Pride and Prejudice is a romantic novel by Jane Austen published in 1813. Jane Austen is the author of 6 novels, and her main themes are devoted to describing and criticizing the mores of the British landed gentry. In Pride and Prejudice, the relations between the British aristocracies are revealed vividly, as this is an emotionally rich novel. The letters of the main characters are of great importance since they reveal some secret or hidden information that can have a decisive influence on the fate of the heroes. Therefore, this paper claims that the letters are an essential element of the Pride and Prejudice novel, which creates additional dimensions for how the story unfolds. The analysis of the novel will include determining the role of the letters in the plot, their conceptual meaning as a tool for creating an extended background for the main events, and the place the letters take in the family relationships of Bennets.
Letters in the Plot
Letters are an important part of the novel’s plot and play their role in chapters 21, 35, 46, and 49. In chapter 21, the reader first encounters the correspondence of the main characters when Caroline writes a deceitful letter that Bingley has fallen in love with Georgiana, although Elizabeth feels deceived (Austen 84). Thus, letters become an additional tool through which the intrigue associated with the interweaving of love stories unfolds. In the future, the fate of the heroes depends on the news that the mail brings.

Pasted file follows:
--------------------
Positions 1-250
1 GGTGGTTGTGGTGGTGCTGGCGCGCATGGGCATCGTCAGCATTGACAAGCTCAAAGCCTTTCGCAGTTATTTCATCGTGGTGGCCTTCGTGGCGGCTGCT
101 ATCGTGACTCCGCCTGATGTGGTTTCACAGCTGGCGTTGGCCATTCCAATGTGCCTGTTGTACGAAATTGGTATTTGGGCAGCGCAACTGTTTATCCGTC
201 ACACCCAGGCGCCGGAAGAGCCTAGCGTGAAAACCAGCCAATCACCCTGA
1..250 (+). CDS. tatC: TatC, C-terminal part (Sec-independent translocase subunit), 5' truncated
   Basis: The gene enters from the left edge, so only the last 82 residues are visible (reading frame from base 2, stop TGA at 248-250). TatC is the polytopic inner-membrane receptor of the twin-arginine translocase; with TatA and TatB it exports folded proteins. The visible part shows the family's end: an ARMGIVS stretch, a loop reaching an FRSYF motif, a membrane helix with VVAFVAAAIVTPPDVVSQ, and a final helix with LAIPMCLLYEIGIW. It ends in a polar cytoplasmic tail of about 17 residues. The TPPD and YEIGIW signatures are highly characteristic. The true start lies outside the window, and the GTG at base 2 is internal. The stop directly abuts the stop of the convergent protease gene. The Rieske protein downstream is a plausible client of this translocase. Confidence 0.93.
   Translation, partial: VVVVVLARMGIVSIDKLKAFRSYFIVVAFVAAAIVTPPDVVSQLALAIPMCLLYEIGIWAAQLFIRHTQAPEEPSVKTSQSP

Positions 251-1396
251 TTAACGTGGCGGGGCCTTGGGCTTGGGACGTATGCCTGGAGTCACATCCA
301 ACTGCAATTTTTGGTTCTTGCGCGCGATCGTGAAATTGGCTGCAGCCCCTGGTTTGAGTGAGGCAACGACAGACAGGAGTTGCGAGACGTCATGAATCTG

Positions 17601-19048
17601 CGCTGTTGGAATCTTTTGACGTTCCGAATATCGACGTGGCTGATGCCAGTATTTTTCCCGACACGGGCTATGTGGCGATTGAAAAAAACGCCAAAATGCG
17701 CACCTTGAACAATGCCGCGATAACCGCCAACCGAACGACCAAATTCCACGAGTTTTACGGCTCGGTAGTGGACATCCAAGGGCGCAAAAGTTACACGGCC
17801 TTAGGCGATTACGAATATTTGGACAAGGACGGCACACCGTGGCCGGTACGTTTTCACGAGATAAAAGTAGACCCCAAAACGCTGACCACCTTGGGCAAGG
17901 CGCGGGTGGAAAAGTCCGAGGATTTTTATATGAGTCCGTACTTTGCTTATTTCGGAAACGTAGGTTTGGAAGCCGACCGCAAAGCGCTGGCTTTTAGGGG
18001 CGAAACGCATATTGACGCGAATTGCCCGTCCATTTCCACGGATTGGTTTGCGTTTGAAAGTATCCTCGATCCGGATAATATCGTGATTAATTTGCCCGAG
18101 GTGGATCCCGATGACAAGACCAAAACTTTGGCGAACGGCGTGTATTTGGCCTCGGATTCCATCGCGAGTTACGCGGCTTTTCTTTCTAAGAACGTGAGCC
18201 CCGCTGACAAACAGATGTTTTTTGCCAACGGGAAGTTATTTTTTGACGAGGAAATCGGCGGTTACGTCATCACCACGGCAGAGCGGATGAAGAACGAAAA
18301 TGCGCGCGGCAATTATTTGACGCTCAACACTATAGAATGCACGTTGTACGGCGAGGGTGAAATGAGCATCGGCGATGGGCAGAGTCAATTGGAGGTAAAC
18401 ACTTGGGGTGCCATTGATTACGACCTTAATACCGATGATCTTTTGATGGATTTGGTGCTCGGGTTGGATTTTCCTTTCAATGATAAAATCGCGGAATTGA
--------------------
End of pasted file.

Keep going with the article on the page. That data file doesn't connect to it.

In Chapter 35, Elizabeth receives a letter from Mr. Darcy after they already had a relationship due to her stay at the Darcy estate. In the letter, Darcy explains his act of breaking Bingley and Jane’s engagement and explains why he wants Wickham to stay away from the Bennets. It is difficult for Mr. Darcy to speak directly about his feelings with Elizabeth, but he understands that he must explain his behavior since he intervened in other people’s relationships (Austen 137). The writing genre is best suited for these purposes. Therefore, in chapter 35, the reader sees that letters can also be used for good, and the word can not only hurt, as in chapter 21 but also heal. Letters provide an opportunity for more intimacy and trust than words spoken aloud, which is very important for the main characters because of their romantic feelings for each other.
In chapter 46, Elizabeth receives a letter from Jane informing her of Lydia’s decision to flee with Wickham, who subsequently demands money to marry Lydia (Austen 188). This letter forces Elizabeth to leave the Darcy estate, as she is afraid that Darcy will not continue with her because of the shadow cast by Lydia on the honor of the family. In chapter 49, Mr. Gardiner writes a letter to Mr. Bennett stating that Wickham will marry Lydia if he gets the money, which greatly upsets Elizabeth’s family (Austen 210). However, Mr. Darcy settles the matter and helps the Bennets clear their good name since he is in love with Elizabeth.